Nauvoo Food Budget ~1844

So, feeding a family of five in Nauvoo, 1844. How much would it cost you? Here is a very rough approximation, assuming you could buy this stuff at market prices, and assuming these were fairly uniform (both false economies).

Butcher: 2lbs per day at 10 cents per pound: $1.40
Barrel of flour, $5.00, lasts about 8 weeks: 0.63
Butter, 2lbs, 31.5 cents per pound: 0.63
Potatoes, .5 bushel: 0.50
Sugar, 4 lbs at 8 cents a pound: 0.32
Coffee and Tea (yes they did use it): 0.25
Milk, 2 cents per day: 0.14
Salt, pepper, vinegar, starch, soap, soda
yeast, cheese, eggs 0.40
Total for the week: abt. $4.27.

Most in Nauvoo had gardens and these would supplement vegetable intake, though mainly the poor ate vegetables. Many had milk cows so milk and butter came at the price of effort and feed stock.

In a city, other living expenses (clothes, housing and other similar expenses) might total about $6.00. So for the week, cost of living was roughly $10.00.

Let’s say you’re a day laborer. What percentage of wages went to retail food in a week: about 80%. By 1860 this was about 75%. By 1900, about 45%. By 1930, 15%. Food got cheaper.

Nauvoo Groceries: May 1, 1844

Your grocer’s stock. Get it while it lasts, people.

Flour, superfine per barrel $4.25
Flour, fine per barrel $4.00
Corn per bushel $0.33
by the load $0.30
Corn Meal $0.374
Oats per bushel $0.25
Potatoes per bushel $0.31 to 0.374
Pork per barrel $7.00 to 8.00
Bacon per lb $0.04 to 0.05
Hams ” ” $0.05
Lard ” ” $0.06
Butter ” ” $0.124
Eggs per dozen $0.05
Mould Candles per lb $0.10
Dried Apples per bushel $1.25
Rice per lb $0.06
Molasses New Orleans per gal $0.37 to 0.40
Honey per lb $0.06
Sugar ” ” $0.06 to 0.10
Maple ” ” $0.124
Coffee ” ” $0.10 to 0.12
Tea ” ” $0.50 to 1.00
Chocolate ” ” $0.25
Cocoa ” ” $0.184
Saleratus ” ” $0.124
Glass per box 8 by 10, $3.25 10 by 12 $4.25
Iron Pittsburgh per cwt from $6.00 to 9.00
Nails Boston per cwt $6.00

Publication Note: Descriptive Bibliography of the Mormon Church Volume 3.

The BYU Religious Studies Center has published the third volume in Peter Crawley’s A Descriptive Bibliography of the Mormon Church.

This volume covers the period from 1853-1857 and is the final volume in the series. The book covers those materials printed with one or more pages that bear on some Church matter. Articles in newspapers, maps, prints, banknotes and ephemeral pieces are not included.

These volumes are the most important contributions to early LDS print culture and will remain so for the foreseeable future.

Available at

Amazon:

$54.84 (free shipping).
ISBN: 978-0-8425-2810-8

Construction, dust jacket and size match the previous two volumes. Essentially for anyone interested in early Mormon imprints or Mormon history from 1830-1857.

Summer Review: Albert Brisbane — Joseph Smith and Eschatology

Another Oldie.

This post has been sitting around for a while, has something to do with Joseph Smith’s sermons, and in particular funeral sermons, because it poses some questions on the idea of community and eschatology, and I don’t have time to work on it more right now, so here it is.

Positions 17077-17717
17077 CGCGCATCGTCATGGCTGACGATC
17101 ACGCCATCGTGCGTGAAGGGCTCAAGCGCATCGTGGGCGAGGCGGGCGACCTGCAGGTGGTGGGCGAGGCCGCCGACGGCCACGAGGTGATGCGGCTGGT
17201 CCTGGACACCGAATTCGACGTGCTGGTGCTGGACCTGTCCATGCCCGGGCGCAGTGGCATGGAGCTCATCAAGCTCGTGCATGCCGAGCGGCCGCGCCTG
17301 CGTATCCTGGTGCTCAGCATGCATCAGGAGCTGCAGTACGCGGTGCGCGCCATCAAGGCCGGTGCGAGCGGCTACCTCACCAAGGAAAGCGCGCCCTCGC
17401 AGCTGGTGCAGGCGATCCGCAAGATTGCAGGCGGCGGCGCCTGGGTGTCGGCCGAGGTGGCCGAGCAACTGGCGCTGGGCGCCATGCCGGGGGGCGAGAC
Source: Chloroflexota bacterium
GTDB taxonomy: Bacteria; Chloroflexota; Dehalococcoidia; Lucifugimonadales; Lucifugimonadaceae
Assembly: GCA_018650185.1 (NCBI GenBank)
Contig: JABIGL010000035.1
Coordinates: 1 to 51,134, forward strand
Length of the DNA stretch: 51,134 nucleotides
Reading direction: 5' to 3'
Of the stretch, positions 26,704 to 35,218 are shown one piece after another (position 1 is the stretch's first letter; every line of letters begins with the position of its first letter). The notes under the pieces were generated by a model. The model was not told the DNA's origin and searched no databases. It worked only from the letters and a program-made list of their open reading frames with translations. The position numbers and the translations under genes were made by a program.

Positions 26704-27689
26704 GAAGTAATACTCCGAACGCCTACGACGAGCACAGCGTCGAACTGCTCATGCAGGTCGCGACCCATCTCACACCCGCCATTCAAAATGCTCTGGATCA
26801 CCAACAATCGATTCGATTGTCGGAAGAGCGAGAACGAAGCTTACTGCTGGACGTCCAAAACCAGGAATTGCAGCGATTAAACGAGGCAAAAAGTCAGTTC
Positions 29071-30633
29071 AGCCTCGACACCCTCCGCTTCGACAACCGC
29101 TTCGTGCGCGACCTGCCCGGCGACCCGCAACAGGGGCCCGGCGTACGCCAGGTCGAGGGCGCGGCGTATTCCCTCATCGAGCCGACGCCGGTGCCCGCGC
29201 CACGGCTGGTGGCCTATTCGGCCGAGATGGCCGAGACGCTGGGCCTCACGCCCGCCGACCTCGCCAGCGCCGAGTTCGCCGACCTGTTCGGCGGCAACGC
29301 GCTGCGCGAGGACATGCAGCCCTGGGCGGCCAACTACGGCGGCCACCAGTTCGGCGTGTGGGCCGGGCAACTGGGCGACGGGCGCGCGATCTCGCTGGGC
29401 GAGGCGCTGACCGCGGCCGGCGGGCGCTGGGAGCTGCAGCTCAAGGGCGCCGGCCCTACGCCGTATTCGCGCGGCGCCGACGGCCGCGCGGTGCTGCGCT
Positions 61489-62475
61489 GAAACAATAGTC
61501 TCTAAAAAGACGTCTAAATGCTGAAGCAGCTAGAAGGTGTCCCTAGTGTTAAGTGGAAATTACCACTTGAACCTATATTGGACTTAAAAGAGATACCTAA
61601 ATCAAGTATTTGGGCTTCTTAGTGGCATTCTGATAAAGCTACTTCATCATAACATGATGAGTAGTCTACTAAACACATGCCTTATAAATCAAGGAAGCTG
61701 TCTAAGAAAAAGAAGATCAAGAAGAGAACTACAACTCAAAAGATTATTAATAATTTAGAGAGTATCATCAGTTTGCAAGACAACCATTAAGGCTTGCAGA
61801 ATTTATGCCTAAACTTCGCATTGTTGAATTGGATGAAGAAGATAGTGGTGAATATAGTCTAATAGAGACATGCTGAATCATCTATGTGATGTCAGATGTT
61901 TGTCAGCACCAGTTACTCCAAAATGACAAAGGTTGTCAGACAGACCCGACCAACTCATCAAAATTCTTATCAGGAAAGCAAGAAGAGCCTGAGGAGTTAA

Mormon communal adventures of the 19th century played out against a range of American civil experimentation. A major difference was the underlying eschatology of Mormonism.

Joseph Smith pushed (via revelations like Doctrine and Covenants 42) the idea of community into the lives of early Mormons, but he also pushed it into the afterlife (an early version of this is D&C 78:6 – later versions were based on sealing). Echoing Swedenborg (by coincidence rather than intent it seems) he infused doctrine with community and family. Read more of this post

Summer Review: Is Reality Consistent With First Order Predicate Calculus?

The whole of science is based on answering yes to that question. But what about religion? At least from Augustine to Aquinas, people hoped the answer was yes. Of course they wouldn’t have used the same terminology.
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Election Day at Gallatin

Here’s a bit of 4th of July thinking. But don’t let it get you down.

The rough and tumble politics of the Jacksonian Era has a distinct Mormon example. Precipitating the Missouri-Mormon War, the election day riot at Gallatin, Missouri, August 6, 1838, placed Daviess County Mormons in the position of defending their vote with a little assertiveness. [1]
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Joseph Smith, Sermons, and Lived Religion

From the late colonial period to the time of Joseph Smith, important forces were at work that changed the nature of preaching. Most sermons in the late colonial period were read. Whether from small briefs carried into a pulpit, scribbled notes on a quarter sheet of foolscap, or carefully fleshed out thoughts in tempered script, preachers expanded from their notes or read word for word, but in general followed a written pre-planned text. There is a paper trail there.[1]

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